Moving Beyond the Academic with AI in Streaming Video

[ This article originally appeared in the Summer 2019 edition of OTT Executive Magazine. ]

AI is everywhere. Permeating our lives throughout the day. From the mobile devices we’re constantly tapping and swiping, to more subtle uses, like that “customer service agent” you may be chatting with on your favorite website. There is no shortage of industries that AI has the potential impact, through increased efficiency, reduction in error, and even increased creativity by freeing up people’s time. In fact, the number of job postings with “AI” or “machine learning” increased by 100% from 2015 to 2018 according to Indeed.[1] And AI and ML skills dominated in the fastest-growing jobs of 2018.

But while AI has already transformed many areas of our lives, including the workplace, it currently still needs the human touch to be useful. On social media, for instance, AI cannot always easily judge the tone or intent of an interaction between individuals and sometimes a conversation between friends can be flagged and taken down. And while Facebook, Twitter, and others are wrestling with this issue and taking steps to improve the policing of bullying, hate speech, violence, etc., the software still has a ways to go, failing at least one out of five times.[2]

Arriving at “Intelligence”

Circuit brainIt is helpful to understand the subtle differences between artificial intelligence, machine learning, and deep learning and the application of these to streaming video. The analogy of a set of Matryoshka,[3] or nesting Russian dolls, is a good visual representation of how they relate to each other. In this scenario, artificial intelligence would be the largest doll in the set. Followed by machine learning. Lastly, deep learning as the smallest doll inside. (Fig. 1) In this case, all machine learning is AI but not all AI is machine learning.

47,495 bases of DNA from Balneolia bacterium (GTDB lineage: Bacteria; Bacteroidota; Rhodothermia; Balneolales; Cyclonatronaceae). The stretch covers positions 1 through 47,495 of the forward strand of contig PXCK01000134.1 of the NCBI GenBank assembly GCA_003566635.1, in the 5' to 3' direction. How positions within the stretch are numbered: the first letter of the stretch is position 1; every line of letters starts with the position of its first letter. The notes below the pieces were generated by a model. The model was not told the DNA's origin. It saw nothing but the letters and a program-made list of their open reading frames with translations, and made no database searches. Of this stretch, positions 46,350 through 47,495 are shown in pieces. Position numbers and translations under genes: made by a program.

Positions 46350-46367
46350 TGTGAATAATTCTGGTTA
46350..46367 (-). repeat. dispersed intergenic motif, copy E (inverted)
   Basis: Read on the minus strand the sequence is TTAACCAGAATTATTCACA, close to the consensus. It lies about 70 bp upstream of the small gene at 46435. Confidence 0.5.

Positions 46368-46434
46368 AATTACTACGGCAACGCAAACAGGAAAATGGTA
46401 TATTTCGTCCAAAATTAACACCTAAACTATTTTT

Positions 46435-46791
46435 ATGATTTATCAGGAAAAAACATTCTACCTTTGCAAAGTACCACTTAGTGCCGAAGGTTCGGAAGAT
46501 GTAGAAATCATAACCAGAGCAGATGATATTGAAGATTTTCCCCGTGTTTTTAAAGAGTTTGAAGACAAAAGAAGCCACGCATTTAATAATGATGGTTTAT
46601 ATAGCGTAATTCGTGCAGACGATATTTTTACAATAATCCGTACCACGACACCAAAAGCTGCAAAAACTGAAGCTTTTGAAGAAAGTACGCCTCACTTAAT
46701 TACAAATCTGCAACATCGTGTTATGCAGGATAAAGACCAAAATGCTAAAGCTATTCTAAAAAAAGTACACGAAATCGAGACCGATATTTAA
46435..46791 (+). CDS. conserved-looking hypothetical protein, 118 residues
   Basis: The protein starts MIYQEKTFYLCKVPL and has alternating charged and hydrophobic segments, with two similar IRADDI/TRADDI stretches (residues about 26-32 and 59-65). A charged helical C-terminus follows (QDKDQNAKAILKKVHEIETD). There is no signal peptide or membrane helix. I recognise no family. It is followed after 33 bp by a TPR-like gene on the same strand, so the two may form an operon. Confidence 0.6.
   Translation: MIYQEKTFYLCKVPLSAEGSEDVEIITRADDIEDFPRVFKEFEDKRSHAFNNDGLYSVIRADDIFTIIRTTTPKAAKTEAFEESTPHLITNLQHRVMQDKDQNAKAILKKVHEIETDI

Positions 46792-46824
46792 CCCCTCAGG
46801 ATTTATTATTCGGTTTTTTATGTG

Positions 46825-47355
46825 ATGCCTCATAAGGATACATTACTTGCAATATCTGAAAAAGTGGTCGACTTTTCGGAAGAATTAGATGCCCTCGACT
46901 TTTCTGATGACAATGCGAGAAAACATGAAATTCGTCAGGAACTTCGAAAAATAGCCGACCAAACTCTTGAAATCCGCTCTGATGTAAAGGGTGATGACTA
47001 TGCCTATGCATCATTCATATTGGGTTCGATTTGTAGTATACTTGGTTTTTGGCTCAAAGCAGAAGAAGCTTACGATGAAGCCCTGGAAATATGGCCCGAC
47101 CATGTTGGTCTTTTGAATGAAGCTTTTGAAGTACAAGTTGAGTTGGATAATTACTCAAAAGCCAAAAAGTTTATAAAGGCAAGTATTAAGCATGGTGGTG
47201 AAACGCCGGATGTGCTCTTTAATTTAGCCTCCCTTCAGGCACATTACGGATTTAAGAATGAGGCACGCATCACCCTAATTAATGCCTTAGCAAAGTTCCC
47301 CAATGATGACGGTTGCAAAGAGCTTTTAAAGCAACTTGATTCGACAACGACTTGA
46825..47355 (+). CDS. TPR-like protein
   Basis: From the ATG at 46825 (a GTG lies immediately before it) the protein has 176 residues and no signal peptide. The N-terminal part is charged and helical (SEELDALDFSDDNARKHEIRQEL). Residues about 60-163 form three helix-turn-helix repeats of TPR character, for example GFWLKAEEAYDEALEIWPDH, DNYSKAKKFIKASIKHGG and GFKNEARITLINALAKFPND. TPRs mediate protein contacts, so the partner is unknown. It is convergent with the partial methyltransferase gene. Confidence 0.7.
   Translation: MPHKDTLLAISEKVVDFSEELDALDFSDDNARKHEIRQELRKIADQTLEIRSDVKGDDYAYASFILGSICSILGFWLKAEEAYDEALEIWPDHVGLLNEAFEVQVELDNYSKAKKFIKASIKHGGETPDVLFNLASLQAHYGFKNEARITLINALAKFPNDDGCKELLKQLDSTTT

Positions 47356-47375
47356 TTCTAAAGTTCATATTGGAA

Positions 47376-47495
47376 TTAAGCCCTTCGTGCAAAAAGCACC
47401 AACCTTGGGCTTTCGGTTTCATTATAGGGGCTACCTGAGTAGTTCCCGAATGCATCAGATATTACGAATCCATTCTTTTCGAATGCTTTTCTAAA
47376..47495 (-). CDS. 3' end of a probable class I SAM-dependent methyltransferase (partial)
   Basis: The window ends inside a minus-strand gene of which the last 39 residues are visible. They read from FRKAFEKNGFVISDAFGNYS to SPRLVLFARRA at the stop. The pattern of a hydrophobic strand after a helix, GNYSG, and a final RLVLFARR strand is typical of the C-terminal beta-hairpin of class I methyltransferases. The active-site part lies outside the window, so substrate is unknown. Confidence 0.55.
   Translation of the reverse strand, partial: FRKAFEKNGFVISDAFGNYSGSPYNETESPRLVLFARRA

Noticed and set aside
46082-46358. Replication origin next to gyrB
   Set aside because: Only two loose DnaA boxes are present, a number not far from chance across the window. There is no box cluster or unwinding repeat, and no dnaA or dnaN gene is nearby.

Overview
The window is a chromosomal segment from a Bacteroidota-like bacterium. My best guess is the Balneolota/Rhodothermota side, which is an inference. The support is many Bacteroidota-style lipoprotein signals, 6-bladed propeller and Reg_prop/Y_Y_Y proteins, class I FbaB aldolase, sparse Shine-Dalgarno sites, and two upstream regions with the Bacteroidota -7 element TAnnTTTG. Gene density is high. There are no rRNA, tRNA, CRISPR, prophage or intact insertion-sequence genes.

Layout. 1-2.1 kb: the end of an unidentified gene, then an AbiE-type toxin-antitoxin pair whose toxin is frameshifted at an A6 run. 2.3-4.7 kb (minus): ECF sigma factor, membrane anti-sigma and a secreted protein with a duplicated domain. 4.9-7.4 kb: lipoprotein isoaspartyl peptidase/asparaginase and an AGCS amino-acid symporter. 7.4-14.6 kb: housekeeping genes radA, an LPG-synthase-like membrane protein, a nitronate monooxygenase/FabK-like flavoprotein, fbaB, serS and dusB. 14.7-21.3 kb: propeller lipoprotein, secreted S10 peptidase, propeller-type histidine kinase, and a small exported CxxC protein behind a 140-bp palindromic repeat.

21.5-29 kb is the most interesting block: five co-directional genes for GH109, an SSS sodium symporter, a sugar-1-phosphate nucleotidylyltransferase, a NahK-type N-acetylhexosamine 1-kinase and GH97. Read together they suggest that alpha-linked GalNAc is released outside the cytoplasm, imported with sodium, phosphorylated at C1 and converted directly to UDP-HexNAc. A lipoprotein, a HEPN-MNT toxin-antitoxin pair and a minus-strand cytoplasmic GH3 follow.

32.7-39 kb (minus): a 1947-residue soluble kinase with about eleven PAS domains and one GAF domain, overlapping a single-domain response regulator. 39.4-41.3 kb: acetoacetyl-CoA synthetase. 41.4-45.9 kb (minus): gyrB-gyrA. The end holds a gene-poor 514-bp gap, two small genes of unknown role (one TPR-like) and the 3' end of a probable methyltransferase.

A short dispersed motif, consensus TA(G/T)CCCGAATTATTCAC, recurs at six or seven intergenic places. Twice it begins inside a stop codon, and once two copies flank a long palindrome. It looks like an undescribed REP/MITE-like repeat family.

Hierarchy of artificial intelligence

Fig. 1

Artificial Intelligence

AI at its very basis is mimicking the cognitive functions of humans to achieve a goal that can be explicitly defined or induced. This most often makes use of algorithms, a set of instructions that a computer can execute to achieve its goal efficiently. Simpler algorithms can be stacked or more complex ones can even write simpler algorithms to execute themselves. Artificial intelligence has become an integral component of movie development; predicting opening weekend revenues at the box office, long-term gross sales revenues, and creating targeting profiles for marketing and creation efforts.

Machine Learning